Sold on Seoul
Until a month ago, if you’d asked me what I thought of Korea, you’d have been met with pretty much a blank stare. Despite my car being a Hyundai and my phone being a Samsung, it really was a country I knew nothing about. However, having to fly to Japan from Laos recently (tough gig, I know) meant I had to do a stopover somewhere (the countries which have direct flights to and from Laos are quite limited), so reluctantly decided on Seoul. Reluctantly, because the city had never been on my list of places to visit. But it didn’t take long for me to be extremely pleasantly surprised – and to amass a LOT of photos and experiences, which I’ll break up into several posts, starting with today’s, which is all about seeing Seoul on the super-cheap.
I arrived early in the morning after a night flight and after checking into my cheapo guesthouse which required contortionist skills just to take a shower without falling into the toilet* (which I suppose you could count as something like a free Pilates session), walked to not one but TWO flea markets. Yes, I booked my accommodation based on its proximity to secondhand rummaging after extensive research (read “fiendishly Googling Seoul flea markets”).
The first one was Seoul Folk Flea Market, which is open every day and not really my idea of a flea market, but still great for browsing and as usual I loved the juxtaposition of random stuff… Balinese cat statues with plastic whistles with porcelain bowls with old Korean movie posters – not much order, which is just how I like it. There is also apparently a store of youth but just like the mysterious fountain of youth, I couldn’t find it, dammit…
The second flea market was a short walk towards Dongdaemun from Seoul Folk Flea Market and is also held every day – it’s especially worth going on weekends but there are stalls during the week too.
It’s held around Dongmyo shrine and there are all kinds of cheap things on offer although secondhand clothes were probably the most popular. And – at this stall, anyway, silver shoes. LOTS of silver shoes.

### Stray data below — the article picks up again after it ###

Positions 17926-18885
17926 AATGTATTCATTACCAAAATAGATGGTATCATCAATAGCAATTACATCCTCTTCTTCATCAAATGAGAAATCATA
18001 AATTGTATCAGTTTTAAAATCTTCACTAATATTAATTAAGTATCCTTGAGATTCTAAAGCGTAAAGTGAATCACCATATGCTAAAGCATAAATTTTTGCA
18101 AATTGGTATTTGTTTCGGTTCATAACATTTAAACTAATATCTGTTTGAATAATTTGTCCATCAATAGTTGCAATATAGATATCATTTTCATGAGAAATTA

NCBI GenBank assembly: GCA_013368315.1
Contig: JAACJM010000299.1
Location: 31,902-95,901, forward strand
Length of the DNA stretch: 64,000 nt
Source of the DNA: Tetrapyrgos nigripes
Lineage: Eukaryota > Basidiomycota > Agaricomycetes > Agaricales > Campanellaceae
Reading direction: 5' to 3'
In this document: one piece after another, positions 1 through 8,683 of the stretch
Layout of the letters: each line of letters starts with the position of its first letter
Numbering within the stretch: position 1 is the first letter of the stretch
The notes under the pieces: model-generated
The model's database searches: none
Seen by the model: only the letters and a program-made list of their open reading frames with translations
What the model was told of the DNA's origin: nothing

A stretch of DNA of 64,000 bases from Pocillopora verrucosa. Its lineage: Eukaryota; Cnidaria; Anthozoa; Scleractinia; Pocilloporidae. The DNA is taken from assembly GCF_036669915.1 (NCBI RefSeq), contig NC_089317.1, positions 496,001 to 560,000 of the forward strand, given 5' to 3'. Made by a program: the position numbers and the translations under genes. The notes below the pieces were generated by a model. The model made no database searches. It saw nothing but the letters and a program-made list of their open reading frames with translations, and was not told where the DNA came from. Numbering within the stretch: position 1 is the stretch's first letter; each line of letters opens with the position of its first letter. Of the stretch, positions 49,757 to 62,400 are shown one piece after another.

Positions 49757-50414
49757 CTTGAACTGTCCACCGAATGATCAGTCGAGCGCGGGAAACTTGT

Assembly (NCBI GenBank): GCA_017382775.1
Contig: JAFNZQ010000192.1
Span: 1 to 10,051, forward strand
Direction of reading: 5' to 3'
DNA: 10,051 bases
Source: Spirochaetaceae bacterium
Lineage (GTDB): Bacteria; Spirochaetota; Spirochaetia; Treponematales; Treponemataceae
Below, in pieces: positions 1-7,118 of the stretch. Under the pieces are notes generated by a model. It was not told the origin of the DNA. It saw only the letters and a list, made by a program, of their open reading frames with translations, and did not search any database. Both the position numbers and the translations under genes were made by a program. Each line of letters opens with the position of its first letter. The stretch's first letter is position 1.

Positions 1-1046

I was tempted by one of the few stalls selling secondhand traditional Korean clothing but as I had no knowledge of it decided to give it a miss – the things that were being sold were stiff, white simple kimono-style pieces that I had a feeling might actually be men’s underwear, and although that kind of thing doesn’t bother me I chose to save my won for future purchases. So, two flea markets down, my wallet was still (extremely unusually after viewing so much cheap secondhand stuff) basically untouched. I think that’s the main reason Seoul put me in such a happy frame of mind – I enjoyed wandering around and looking at things so much that I didn’t need to actually spend any money to have a good time. Plus, it’s really a beautiful city – check out this canal that runs along the side of the major haberdashery district, perfect for a stroll at any time of day, although evening is probably prettiest.
Evening is also a good time to head to Dongdaemun Design Plaza because it’s when the field of white LED roses is lit up…… and there is a little design market that sets up and food trucks selling cheap (5000 won! Or about $7?) meals which were actually generous portion-wise, unlike many of the Melbourne food trucks! Hmm, maybe not the healthiest, but yum nevertheless, and a great accompaniment for people watching on a balmy summer’s evening.
Another place that is great for just taking in the scenery is Bukchon, a hilly neighbourhood in the palace area where traditional houses remain, making it super photogenic, especially in the evening (watch out for local couples on dates, it’s a quite romantic spot with some lovely views!).
I was there solo, but couldn’t have been happier wandering through the little alleys and just enjoying the atmosphere.
There are lots of traditional arts and crafts workshops operating from houses in the area but I was too late to try any as they close at 6pm – the people running them kept calling me in to have a look around though. Super friendly!
If you’re interested in learning how to tie ornamental knots or apply gold leaf to things or any similar traditional craft, I’d recommend wandering around in the morning so you can see what’s on offer, as I’m sure that not every workshop is mentioned in guidebooks, plus the programs change daily.
Something that probably doesn’t change much every day but is nevertheless a must-see for textile lovers is the hanbok section of any Seoul market.
I can’t remember which one this glamorous multi-tasking shop owner was at, but you won’t have to make much of an effort to find hanbok stores as there are whole lanes full of them even in Metro stations and many are open quite late at night. They’re probably quite expensive if you buy the good quality ones, but hey, looking is free!
It’s free to look at all the food at Gwangjang Market too, but as if I was only going to feast my eyes!
Even if I’d tried, I couldn’t get past this motherly lady wanting to fatten me up with bibimbap…
For 5000 won I got bibimbap and miso soup and cold tea, plus accoutrements that the lady kept loading into my bowl (Korean miso and other random toppings) and could help myself to dried fish, pickles and (of course) kimchi. No wonder I’m smiling! I’m totally sold on Seoul.
*It definitely was NOT luxury accommodation such as I was lucky enough to experience recently. But I spent so little time there that it hardly mattered!